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STUTTGART, Germany — A military jury Friday found a 23-year-old soldier not guilty on charges of assaulting his 2-month-old stepson.

Spc. Robert Hayes of the 554th Military Police Company in Stuttgart had been accused of shaking his wife’s son, Andrew, on two occasions in November 2004. After a three-day court-martial, the military panel deliberated for about 90 minutes before delivering its verdict.

The defense characterized the event as “every parent’s nightmare,” a healthy infant that suddenly faced life-threatening symptoms. The prosecutors called it “every baby’s nightmare,” when an angry parent loses his temper.

“I’m just glad the truth finally came out,” said Hayes, who didn’t testify. “I just want to spend time with my family.”

Hayes then left the courtroom with his wife, Spc. Chrystal Hayes, and his cousin and her husband, who took custody of the baby and adopted him five months later. They live in western New York state.

Andrew, now 19 months old, is a normal, undamaged healthy child, the cousin testified. She brought the toddler to the courtroom for the reading of the verdict.

According to testimony, at about 6 p.m. on Nov. 30, 2004, Hayes knocked on his neighbor’s door at Robinson Barracks in Stuttgart. He was holding his wet, naked stepson, and the baby was gasping for air and unresponsive. The baby’s skin was grayish-blue, the neighbor testified.

The neighbor went to the barracks fitness center to get the baby’s mother. While they were gone, Hayes gave the baby two “rescue breaths.” By the time Chrystal Hayes and the German ambulance had arrived, the baby was responsive, crying and kicking.

The baby was transported to Olga Hospital, where his body temperature was measured at 89 degrees, or about 10 degrees below normal, possibly from being wet and naked that cool evening, and from lowered blood circulation, according to testimony.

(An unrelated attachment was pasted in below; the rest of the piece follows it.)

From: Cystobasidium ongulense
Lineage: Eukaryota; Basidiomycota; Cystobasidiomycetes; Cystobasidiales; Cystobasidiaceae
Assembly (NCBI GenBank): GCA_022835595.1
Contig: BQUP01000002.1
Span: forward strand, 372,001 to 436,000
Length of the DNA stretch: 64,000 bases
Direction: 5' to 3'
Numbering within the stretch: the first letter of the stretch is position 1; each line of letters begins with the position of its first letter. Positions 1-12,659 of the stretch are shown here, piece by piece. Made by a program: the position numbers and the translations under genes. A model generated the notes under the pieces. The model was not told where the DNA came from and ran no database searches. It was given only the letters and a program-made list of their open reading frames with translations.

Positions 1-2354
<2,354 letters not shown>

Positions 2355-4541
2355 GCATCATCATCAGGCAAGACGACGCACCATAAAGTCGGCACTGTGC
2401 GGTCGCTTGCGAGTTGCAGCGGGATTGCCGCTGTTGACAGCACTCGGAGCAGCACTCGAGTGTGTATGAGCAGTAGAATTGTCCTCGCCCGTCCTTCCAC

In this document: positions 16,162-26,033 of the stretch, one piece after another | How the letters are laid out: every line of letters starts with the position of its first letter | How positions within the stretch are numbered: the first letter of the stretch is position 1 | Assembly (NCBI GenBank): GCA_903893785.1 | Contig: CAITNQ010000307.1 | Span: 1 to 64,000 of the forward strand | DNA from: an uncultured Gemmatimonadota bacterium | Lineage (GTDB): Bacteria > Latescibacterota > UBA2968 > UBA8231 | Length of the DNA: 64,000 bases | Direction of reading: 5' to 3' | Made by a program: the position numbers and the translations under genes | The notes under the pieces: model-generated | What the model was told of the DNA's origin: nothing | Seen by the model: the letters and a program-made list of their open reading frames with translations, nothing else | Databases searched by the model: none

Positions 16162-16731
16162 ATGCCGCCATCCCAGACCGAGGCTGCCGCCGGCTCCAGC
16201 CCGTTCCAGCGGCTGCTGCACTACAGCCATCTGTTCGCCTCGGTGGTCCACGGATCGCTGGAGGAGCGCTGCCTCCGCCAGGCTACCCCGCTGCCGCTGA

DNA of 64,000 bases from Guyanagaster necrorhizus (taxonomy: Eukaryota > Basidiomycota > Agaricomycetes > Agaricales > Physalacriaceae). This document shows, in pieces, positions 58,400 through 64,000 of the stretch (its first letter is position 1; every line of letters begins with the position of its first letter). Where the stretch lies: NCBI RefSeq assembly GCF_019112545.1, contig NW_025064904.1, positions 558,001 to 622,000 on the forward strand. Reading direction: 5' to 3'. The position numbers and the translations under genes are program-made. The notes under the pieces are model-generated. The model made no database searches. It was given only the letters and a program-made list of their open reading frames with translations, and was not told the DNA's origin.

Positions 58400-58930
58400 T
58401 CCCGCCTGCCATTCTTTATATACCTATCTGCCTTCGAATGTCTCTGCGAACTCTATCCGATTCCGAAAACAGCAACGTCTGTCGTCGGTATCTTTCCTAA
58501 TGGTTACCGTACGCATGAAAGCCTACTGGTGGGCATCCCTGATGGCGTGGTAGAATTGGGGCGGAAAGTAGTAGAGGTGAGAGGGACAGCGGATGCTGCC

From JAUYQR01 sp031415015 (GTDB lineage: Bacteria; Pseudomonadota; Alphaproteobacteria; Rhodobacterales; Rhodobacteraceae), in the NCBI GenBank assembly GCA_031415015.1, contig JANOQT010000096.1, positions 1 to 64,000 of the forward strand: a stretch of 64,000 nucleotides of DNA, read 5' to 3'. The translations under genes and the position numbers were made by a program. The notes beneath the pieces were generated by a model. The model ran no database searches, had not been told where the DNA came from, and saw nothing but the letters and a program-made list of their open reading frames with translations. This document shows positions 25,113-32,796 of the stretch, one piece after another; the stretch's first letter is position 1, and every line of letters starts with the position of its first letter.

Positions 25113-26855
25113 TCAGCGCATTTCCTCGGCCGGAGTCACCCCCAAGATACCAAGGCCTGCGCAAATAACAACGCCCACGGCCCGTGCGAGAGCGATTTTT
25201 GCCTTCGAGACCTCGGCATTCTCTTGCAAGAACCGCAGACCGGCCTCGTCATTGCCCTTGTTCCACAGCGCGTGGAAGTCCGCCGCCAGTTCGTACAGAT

The prosecution alleged that Hayes changed his story several times.

Dr. Volker Ocker, who treated the boy, said that Hayes told him the boy went limp while he was being bathed. But Hayes reportedly told another doctor he’d taken the boy out of the bath, laid him on the bedroom floor, and returned a few minutes later to find him ailing.

The baby was later diagnosed to have bleeding beneath the skull and behind his eyes, symptoms consistent with shaken baby syndrome.

Army investigator Kenneth Free testified that Hayes said he at one time tripped while carrying the boy in a car seat, and the seat banged against a wall. Hayes also said the boy once rolled off a couch.

Hayes later told Free that he had shaken the boy a week or so before for about two seconds, according to Free’s testimony. Then Hayes signed a sworn statement.

“I guess you could say I lost my cool with my child,” Hayes said, according to the prosecutor’s version of the signed statement.

Stars and Stripes’ request to read the statement, which was admitted as evidence, was denied by the 21st Theater Support Command, which oversees the prosecution of soldiers in southwest Germany.

Capt. James Ford, who led the defense team, argued that Hayes had always “done the right thing,” including caring for and marrying the pregnant mother upon returning from Iraq, even though he wasn’t the child’s biological father. Hayes went to pregnancy classes with the mother, and was with her when the baby was delivered.

According to Chrystal Hayes, Ocker, the German doctor, told her that a lot of American soldiers abuse their children, which angered her. “I’ve never been treated so badly by a doctor in my life,” she said.

One defense witness, Dr. John Galaznik, an Alabama-based pediatrician, testified that there were other possible causes for the boy’s symptoms, including trauma, seizure, cardiac disorder and choking from reflux.


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